(Turn) Off the Press: The New York Times is Winning with Digital

The New York Times has used digital innovation to maintain its quality and reached new subscription highs despite significant headwinds in the newspaper industry.


Newspapers and the news media industry more broadly stands as one of the top sectors facing digital disruption today.  The rise of free, digital-only news sites and a shift in eyeballs toward social media is significantly hurting newspapers’ circulation and advertising revenues. According to The Atlantic, print newspaper advertising revenue fell from $60B to about $20B between 2000 and 2015 [1]. Print newspaper subscriptions declined 32% over the same time period, falling from 56M to 38M [2]. Despite some gains in digital circulation and revenues, the impact of these changes is been net negative, with overall newspaper revenues declining 90% from 2000 to 2015 [3]. As the chart to the right shows, this decline has made circulation revenue, especially digital circulation revenue, an increasingly important component of newspapers’ overall top line.

Amidst these headwinds, The New York Times (NYT) has risen above its incumbent competitors as an example of a successful digital transformation. This post will will explore the key elements of NYT’s transformation, analyze the resources, processes, and priorities that made it possible, and assess how its strategy has outperformed competitors.



The New York Time‘s digital transformation began with its highly-publicized decision to create a digital paywall in 2011. This was followed by a proliferation of subscription packages and products, including the three tiers of news subscriptions seen below and separate subscriptions options for Crossword and Cooking content [4]. The NYT Cooking app is a prime example of the company’s growing competence as a digital digital creator; a digital recipe book, access to 19,000 recipes, easy-to-follow cooking guides, and a constantly growing number of technique videos are all provided to subscribers for a small monthly fee. Other notable digital moves include the company’s 2015 distribution of VR cardboard headsets to subscribers, the start of its first podcast, The Daily, in 2017, and the launch of three TV series through Hulu and Amazon [5].

This transformation was made possible by a digital strategy with a clear focus on subscribers (over advertisers), strong leadership support for digital priorities, investment in key resources, and a revamping of company processes. The company’s digital strategy and priorities were formally outlined in 2015 by the paper’s leadership in a plan called Project 2020 , which emphasized using innovative, high-quality digital content to attract and retain subscribers and double digital revenue to “at least $800M” by the end of 2020. This plan was and is important to the Times’ digital success because it made clear that digital innovation beyond the company’s print news core was the company’s top priority, and outlined specific goals to get there (e.g. mobile innovation, the development of new multi-media skills, and integrated ad development) [6]. Without such a clear, leadership-supported plan, the transformation would likely have failed.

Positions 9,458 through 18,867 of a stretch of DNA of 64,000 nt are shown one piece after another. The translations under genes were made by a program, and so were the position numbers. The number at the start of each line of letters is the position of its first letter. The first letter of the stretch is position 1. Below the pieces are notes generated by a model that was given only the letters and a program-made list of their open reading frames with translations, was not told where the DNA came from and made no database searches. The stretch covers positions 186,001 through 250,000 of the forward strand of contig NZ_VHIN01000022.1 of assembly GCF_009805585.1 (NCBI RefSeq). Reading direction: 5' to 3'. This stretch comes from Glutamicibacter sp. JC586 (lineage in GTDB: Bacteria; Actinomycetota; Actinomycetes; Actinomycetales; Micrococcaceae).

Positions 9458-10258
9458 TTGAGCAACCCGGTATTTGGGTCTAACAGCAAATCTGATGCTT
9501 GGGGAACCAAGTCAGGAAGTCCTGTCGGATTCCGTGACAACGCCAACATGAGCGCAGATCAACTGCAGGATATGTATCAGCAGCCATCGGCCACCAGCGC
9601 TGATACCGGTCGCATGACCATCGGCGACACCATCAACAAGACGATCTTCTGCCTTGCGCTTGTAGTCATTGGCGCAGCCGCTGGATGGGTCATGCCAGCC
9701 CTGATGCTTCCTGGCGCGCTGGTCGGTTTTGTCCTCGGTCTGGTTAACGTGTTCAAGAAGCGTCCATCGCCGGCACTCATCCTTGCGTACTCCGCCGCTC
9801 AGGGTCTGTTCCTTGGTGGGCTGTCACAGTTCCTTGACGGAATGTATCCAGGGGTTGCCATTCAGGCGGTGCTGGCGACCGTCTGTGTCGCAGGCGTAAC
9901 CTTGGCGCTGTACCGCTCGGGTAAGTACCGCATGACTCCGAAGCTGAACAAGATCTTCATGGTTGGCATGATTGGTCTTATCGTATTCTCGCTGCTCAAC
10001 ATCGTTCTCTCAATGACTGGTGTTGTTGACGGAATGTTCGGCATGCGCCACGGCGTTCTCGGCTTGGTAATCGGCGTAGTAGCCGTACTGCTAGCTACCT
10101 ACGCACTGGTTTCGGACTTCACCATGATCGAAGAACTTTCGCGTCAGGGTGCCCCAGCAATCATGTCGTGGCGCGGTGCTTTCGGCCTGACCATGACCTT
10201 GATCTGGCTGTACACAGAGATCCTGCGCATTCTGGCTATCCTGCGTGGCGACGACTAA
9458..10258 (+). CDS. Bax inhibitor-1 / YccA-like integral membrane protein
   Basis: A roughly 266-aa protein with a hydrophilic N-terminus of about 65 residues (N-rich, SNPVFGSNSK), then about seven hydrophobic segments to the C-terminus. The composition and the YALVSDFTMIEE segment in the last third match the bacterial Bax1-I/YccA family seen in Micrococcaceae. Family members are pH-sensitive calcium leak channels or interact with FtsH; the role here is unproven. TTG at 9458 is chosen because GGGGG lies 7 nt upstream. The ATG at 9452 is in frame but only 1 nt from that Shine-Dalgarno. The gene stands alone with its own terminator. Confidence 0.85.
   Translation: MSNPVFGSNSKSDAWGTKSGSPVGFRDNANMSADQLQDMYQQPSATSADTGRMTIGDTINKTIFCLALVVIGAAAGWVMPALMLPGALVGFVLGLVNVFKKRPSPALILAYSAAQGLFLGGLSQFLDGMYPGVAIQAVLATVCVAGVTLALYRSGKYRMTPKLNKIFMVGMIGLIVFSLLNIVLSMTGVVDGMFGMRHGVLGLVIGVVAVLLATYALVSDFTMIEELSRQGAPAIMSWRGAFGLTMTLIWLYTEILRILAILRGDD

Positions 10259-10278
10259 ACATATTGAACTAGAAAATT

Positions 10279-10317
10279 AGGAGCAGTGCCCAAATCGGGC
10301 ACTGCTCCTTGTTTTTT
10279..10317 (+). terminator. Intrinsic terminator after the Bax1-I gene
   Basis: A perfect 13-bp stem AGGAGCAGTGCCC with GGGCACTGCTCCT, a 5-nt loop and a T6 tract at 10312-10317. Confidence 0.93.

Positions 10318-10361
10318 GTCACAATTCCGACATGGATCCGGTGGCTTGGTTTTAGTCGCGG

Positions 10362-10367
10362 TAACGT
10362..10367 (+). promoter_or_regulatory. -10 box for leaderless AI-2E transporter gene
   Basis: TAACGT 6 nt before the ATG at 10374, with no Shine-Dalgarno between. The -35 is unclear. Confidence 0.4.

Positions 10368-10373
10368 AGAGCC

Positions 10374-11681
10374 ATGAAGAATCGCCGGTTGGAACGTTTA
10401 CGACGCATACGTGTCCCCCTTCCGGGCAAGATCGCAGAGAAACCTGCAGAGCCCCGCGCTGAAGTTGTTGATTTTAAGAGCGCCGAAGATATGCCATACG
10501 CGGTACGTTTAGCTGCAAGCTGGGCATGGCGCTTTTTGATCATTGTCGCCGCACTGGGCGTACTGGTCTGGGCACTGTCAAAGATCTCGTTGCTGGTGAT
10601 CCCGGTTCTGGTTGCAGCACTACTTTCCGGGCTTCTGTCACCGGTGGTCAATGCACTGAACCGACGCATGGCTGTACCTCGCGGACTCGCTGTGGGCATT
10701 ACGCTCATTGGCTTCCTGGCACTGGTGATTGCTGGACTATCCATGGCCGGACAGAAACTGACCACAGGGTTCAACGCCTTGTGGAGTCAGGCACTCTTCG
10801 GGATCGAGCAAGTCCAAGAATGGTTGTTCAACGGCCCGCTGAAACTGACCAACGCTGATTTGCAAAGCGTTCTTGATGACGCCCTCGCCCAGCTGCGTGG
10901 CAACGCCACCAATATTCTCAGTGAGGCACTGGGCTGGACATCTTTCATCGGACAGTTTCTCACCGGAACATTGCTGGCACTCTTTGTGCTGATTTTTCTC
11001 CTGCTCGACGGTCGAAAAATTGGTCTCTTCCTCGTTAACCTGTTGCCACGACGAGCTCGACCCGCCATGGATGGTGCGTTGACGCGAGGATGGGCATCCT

NYT Cooking Digital Offerings

Investments in people and technology made reaching these goals possible. The company has invested heavily in modernizing and integrating its data environment to enable data-driven decision making, and has also invested in machine learning capabilities [7]. On the people side, the company has focused on hiring more tech talent and boasts that “no other newsroom in the world has more journalists who can code.” [8] All these resources are leveraged on cross-functional agile teams that operate on two week sprints to develop MVPs for rapid testing. Legacy practices (e.g. a totally independent newsroom, consistent front page formatting) continue to pose challenges to new ways of thinking, but a clear culture shift is happening as cross-disciplinary teams are beginning to co-locate and innovation is flourishing off the front page, such as on the Cooking app show to the right [9].


So far, The New York Times‘ digital bet is paying off. In 2019, the company added more than 1 million net new digital-only subscribers, reached an all-time high of 5.2M total subscribers, and met it’s $800M digital revenue target a year earlier than expected [10]. The company’s stock price has responded accordingly, increasing 60% in the last six months to a nine-year high [11]. These successes come just a year after unexpected layoffs at digital natives, BuzzFeed, AOL, Yahoo, and HuffPost led to questions about the financial feasibility of any digital news organization [12]. With operating profit down from last year and ongoing concerns about how to cover their cost-intensive reporting style, The New York Times is by no means done with its digital transformation – but it has set itself up for success to continue innovating in the years to come.